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Tonawanda supervisor pushing for greater pedestrian safety on Niagara Falls Boulevard

The towns of Tonawanda and Amherst are in the early stages of improving lighting along a stretch of Niagara Falls Boulevard where five pedestrians have been killed by cars in nearly four years. But Town of Tonawanda Supervisor Joseph H. Emminger is asking the state Department of Transportation to do more.

He wants the DOT to make Niagara Falls Boulevard a priority in the Pedestrian Safety Action Plan and implement measures to improve pedestrian safety to the greatest extent possible.

Emminger is also pushing for sidewalks on the west side of the boulevard between Sheridan Drive and Green Acres Road to accommodate a planned light rail extension up the boulevard from the University at Buffalo's South Campus.

Emminger made the recommendations in a March 15 letter to Hal Morse, executive director of the Greater Buffalo Niagara Regional Transportation Council.

Pedestrians beware: 5 killed on stretch of Niagara Falls Boulevard in 3 years

Five pedestrians have been killed by cars since June 2013 and a woman was injured while crossing in mid-February. Adding streetlights is seen as a way to improve traffic safety during non-daylight hours, when most of the pedestrians killed have been struck while crossing the five-lane road.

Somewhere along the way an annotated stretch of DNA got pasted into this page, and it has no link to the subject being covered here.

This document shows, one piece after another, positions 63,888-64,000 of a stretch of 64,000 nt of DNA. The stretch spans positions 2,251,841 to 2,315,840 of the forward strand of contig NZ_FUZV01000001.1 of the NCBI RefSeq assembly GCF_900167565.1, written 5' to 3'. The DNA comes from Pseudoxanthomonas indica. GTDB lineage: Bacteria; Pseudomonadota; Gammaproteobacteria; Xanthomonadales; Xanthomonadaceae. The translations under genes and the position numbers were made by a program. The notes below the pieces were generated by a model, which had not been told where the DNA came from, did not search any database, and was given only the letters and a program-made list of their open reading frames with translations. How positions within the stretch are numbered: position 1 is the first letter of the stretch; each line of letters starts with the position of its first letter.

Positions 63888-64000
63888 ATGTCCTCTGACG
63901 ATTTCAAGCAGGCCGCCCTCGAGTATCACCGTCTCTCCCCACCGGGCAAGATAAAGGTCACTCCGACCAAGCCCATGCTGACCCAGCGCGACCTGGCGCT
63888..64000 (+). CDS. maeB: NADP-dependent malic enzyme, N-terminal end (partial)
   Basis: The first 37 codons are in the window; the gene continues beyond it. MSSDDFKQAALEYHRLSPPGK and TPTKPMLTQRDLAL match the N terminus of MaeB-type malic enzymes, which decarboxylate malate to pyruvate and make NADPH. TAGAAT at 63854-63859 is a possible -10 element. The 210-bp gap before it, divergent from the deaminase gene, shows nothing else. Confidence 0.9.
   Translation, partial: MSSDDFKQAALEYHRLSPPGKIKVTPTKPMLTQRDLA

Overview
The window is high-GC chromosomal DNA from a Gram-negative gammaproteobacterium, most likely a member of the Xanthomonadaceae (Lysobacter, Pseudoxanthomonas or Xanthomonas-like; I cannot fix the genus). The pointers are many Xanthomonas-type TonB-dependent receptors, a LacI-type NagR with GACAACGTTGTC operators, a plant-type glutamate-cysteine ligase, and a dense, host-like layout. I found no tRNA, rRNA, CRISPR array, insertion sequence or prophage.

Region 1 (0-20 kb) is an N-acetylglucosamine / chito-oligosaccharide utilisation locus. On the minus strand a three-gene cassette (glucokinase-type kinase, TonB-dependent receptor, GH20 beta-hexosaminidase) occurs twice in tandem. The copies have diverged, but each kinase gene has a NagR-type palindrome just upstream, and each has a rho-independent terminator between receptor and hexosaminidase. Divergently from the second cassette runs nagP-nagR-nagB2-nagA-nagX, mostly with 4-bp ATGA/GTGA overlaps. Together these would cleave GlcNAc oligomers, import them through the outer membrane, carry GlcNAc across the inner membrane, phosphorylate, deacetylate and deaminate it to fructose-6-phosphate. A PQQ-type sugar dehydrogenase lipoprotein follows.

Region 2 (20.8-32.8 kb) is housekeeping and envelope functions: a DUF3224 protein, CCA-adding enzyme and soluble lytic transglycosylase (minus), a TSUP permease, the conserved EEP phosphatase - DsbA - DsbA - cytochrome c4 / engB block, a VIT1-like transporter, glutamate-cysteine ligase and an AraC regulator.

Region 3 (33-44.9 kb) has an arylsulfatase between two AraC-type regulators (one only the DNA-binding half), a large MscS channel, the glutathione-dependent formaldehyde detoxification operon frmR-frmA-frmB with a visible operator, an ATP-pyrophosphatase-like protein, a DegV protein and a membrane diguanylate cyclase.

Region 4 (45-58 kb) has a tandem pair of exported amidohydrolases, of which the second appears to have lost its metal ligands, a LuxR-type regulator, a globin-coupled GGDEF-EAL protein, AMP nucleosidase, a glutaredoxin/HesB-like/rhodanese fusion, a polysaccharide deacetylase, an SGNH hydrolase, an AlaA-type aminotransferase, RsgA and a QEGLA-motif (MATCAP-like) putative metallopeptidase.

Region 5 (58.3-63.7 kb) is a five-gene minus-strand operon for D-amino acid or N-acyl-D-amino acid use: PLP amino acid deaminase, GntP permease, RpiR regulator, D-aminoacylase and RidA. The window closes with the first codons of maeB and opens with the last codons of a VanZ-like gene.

The state DOT recently completed a safety evaluation for Niagara Falls Boulevard between Ridge Lea Road and Tonawanda Creek Road in response to the frequency of pedestrian accidents in recent years.

"The recommendation from that evaluation was that safety benefits would result from the addition of highway lighting," Emminger wrote. "The towns of Amherst and Tonawanda have been advancing plans to improve the street lighting as recommended by the NYSDOT."

In a separate letter to Amherst Supervisor Barry A. Weinstein, Emminger noted that "Amherst is taking the lead on this initiative" by coordinating with the state DOT to apply for funding.

"We strongly support this application and look forward to continued cooperation with the project as it progresses," Emminger wrote.

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